Gujarat's encounter cases: Who's who and what they allegedly did
Everything you need to know about the killings of Sohrabuddin Sheikh and Tulsiram Prajapati and the policemen accused of conducting these extra-judicial killings.
DG Vanzara's letter bomb has once again opened a can of worms pertaining to extra-judicial killings and political complicity. Here's a ready reckoner of everybody involved in a string of encounter killings in post-Godhra Gujarat.
Who are Sohrabuddin Sheikh and Tulsiram Prajapati?
Long accused of participation in multiple organised crime operations, mainly extortion, Sohrabuddin Sheikh was among Gujarat's key gangworld figures. Gujarat Police investigators linked him to Sharifkhan Pathan, Abdul Latif and Rasool Khan 'Party', the latter two in turn linked to funding. He is also alleged to have been involved in terrorism; police records show 40 Kalashnikovs were found stashed in his family home.
Sheikh was shot dead by police on November 23, 2005, allegedly after he was kidnapped. His wife, Kausar Bi, is alleged by investigators to have been executed shortly afterwards, since she was a witness to the murder.
The story broke in November, 2006, after Dainik Bhaskar journalist Prashant Dayal overheard drunken officers bragging about the operation, saying the woman had been cremated at a farmhouse in Illol.
Tulsiram Prajapati, another mid-level gangworld figure, is alleged to have helped the police kidnap and kill Sheikh. He ended up dead too, killed by police on December 26, 2006, in what is alleged to have been an effort to prevent him from blowing the whistle on the murder.
KTS Tulsi, the state government's lawyer, later admitted before the Supreme Court that the "gun battle" in which Sheikh had died had been staged by the Gujarat police.
Who is DG Vanzara?
Deputy-Inspector General of Police Vanzara led Ahmedabad's crime branch at a time when several controversial encounters took place --from the killing of Ishrat Jehan Raza to Sadiq Jamal Mehtar. A Gujarat state police recruit, he rose from the ranks to be inducted into the Indian Police Service. He has been in prison for seven years, along with fellow IPS officers MN Dinesh and Rajkumar Pandian and eight others, awaiting trial in multiple cases.
The Central Bureau of Investigations has also charged two Andhra Pradesh police officers with involvement in Sohrabuddin Sheikh's killing. They are not, however, in prison. Lawyers for the accused have said they are innocent of any crime.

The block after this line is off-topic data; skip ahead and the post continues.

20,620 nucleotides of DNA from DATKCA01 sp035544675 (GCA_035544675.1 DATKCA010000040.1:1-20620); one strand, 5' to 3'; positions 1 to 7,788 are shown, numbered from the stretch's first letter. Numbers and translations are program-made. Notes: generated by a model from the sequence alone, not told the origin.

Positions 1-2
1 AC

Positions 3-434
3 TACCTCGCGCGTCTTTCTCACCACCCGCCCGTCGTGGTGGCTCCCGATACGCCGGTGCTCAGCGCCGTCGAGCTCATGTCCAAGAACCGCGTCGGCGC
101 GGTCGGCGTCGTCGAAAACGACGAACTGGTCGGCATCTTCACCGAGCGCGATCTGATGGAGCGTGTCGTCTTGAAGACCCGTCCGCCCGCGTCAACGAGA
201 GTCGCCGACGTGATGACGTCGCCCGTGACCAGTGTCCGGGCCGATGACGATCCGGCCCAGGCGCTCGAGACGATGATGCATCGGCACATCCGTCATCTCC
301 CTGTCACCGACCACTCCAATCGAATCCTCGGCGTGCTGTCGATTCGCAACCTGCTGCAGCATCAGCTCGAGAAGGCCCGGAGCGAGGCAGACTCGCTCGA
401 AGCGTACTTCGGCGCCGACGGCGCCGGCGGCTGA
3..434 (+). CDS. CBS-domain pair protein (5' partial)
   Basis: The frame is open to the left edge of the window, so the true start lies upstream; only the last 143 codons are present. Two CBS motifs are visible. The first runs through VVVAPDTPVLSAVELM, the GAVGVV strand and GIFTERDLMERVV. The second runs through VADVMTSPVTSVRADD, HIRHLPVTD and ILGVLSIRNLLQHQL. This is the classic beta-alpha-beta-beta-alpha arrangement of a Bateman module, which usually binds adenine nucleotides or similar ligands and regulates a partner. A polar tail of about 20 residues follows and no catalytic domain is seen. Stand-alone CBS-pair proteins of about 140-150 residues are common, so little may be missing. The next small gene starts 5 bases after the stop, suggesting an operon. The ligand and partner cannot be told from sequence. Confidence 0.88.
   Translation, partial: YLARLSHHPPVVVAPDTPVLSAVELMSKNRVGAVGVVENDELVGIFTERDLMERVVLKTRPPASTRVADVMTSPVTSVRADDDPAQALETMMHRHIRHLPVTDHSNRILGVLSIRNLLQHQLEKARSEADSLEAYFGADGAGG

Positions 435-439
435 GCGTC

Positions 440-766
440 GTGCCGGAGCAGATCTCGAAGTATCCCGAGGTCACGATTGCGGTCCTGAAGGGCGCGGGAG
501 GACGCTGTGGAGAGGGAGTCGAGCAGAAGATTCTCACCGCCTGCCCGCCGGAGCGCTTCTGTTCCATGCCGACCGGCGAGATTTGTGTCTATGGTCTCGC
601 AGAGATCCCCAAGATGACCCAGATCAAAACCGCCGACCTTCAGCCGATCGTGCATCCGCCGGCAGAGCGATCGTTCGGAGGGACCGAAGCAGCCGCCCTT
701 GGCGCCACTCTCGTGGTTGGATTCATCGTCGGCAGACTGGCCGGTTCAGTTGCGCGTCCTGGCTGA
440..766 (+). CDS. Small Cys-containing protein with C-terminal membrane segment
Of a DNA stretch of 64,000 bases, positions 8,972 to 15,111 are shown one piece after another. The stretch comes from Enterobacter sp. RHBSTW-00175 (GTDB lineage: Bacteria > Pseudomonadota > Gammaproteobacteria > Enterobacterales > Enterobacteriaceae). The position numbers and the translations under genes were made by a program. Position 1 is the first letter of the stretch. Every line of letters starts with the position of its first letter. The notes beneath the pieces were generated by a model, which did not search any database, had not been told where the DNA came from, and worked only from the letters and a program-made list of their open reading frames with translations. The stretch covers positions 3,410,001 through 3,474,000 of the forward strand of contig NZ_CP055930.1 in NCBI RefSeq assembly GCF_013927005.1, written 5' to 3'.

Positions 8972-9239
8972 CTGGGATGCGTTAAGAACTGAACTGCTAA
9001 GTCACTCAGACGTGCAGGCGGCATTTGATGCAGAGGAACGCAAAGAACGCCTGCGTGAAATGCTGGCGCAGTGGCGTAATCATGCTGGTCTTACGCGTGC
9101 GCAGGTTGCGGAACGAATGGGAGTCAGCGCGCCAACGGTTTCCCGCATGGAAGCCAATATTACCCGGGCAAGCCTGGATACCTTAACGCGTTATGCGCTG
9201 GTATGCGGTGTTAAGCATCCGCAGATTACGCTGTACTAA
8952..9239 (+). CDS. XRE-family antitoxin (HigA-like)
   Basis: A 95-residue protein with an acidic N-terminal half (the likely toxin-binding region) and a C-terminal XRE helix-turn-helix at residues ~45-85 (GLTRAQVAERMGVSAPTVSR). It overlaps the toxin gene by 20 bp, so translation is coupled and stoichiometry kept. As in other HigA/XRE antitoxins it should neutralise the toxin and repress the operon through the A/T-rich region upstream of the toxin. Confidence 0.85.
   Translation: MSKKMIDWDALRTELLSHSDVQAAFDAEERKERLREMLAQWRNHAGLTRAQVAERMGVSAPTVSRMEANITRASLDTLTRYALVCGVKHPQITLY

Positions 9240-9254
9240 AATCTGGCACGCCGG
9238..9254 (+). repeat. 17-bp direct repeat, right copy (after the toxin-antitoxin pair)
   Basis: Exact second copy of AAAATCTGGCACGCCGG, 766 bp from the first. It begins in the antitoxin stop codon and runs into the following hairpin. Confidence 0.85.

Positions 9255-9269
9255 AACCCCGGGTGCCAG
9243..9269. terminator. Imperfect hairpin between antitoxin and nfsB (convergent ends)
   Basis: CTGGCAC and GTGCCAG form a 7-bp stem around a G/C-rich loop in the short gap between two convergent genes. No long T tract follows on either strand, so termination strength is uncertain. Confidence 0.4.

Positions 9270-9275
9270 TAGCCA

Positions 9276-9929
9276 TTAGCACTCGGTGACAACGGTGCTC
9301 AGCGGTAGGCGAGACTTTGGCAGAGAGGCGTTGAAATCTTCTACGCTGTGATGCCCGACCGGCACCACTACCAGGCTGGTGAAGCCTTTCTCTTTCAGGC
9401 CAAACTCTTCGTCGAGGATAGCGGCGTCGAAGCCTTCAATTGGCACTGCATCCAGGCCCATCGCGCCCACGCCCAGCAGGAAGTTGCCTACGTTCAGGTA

In his recent letter resigning from the police -- which, it bears mention, has no legal effect, since suspended officers cannot resign -- Vanzara voices frustration that Chief Minister Narendra Modi, who he once considered "god", has failed to protect the police officers who served him. He claims credit for having prevented an Islamist insurgency from having sprung up in Gujarat, but does not state the encounters he carried out were fake.
Vanzara is alleged, in the Sohrabuddin Sheikh case, to have acted on the instructions of Gujarat Home Minister Amit Shah who, unlike the police officers, is out on bail. In other cases, including the Central Bureau of Investigations alleges the killings were carried out with involvement of the Intelligence Bureau.
Do new revelations about BJP leader Prakash Javdekar impact the case?
In a legal sense, no.
Push Sharma's documentary shows Javdekar discussed means to get Amit Shah off the hook, which, though it might prove politically embarrassing, isn't a crime. There's no evidence, at least as yet, that Javdekar sought to tamper with evidence or interfere with witnesses. The documentary also suggests Javdekar obtained unsigned vakalatnamas -- orders authorising the appointment of a lawyer -- from Tulsiram Prajapati's mother, Narmada Prajapati. There's no word on how these vakalanatmas were used, though, which again means there's no evidence right now of criminal intent. Notably, the victim's families are not ordinarily parties to a criminal proceedings.
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